By Joe Bruzek on Thu Jan 16 03:45:00 GMT-06:00 2014
For a concept with a nondescript name, the Nissan Sports Sedan Concept has loads of definition and realistic dimensions close to the current-day Maxima, only it's longer, lower and wider. The ground-scraping stance, sleek roof and bulging fenders are more than appropriate for a production sports sedan.
The concept's large presence and substantial size is a stark contrast to the small, minimalist IDx sporty coupe concepts that Nissan debuted overseas and that flank the sedan at the North American International Auto Show in Detroit. It's a bold look for Nissan on a car that's not only a sedan concept but supposedly the design you'll see in future Nissan products. This particular sedan is an aggressive approach with angular V-shaped front styling and gaping front grilles not unlike Nissan's own GT-R.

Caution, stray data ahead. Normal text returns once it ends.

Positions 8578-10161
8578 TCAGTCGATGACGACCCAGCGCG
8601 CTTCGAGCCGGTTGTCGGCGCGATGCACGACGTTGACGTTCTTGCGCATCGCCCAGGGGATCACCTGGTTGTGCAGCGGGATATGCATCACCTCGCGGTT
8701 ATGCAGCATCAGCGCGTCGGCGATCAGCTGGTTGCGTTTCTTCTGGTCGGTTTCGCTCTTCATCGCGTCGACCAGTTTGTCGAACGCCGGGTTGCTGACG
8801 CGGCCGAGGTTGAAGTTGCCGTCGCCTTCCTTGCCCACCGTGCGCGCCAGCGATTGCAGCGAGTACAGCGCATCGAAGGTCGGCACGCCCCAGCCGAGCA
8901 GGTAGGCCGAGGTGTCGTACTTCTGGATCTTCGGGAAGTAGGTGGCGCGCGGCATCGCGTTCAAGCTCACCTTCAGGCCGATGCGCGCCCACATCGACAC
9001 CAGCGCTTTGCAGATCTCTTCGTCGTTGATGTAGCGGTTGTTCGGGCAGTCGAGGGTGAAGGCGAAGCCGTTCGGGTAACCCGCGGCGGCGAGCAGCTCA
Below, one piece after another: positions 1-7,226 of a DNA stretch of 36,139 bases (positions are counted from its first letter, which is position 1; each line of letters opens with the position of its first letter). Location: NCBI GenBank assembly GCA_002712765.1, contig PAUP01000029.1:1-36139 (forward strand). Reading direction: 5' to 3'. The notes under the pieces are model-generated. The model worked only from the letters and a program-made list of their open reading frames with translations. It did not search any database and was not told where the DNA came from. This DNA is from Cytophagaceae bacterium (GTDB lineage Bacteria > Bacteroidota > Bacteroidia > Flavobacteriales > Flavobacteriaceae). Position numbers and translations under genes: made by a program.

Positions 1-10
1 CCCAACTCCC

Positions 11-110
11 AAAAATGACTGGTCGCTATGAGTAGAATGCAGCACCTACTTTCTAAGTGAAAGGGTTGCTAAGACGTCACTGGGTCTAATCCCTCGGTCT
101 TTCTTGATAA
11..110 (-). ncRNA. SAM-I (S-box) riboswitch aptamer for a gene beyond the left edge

The intention may not have been to show the concept's front-wheel-drive layout in the design, but I can't help see more pronounced front fender lines compared to the rear. The front fender dips and flows into the sedan's profile before the lines end just before the rear wheels.
The rear doesn't flare as aggressively as the front, or at least it doesn't look that way under the auto show lights. Nissan says the concept is powered by a 300-plus-horsepower V-6 with a continuously variable automatic transmission.
Standing out almost as much as the sharp design is the orange paint Nissan calls "Strad Amber." The paint is a candy-coat interpretation of the finish a classic violin wears. An orange-amber topcoat tops gold paint to create the paint's vibrancy and depth.
The inside is concept-car-like with high-end materials and out-there design. Nothing comes across as out of the ordinary for a production car if the Sports Sedan Concept were an Infiniti or other premium sports sedan. As a Nissan, it will be interesting to see how this concept translates to a production version of what could be the next Maxima.
Road Test Editor Joe Bruzek covers Cars.com’s short-and long-term fleet of test cars and drives a 1998 Pontiac Firebird Trans Am. Email Joe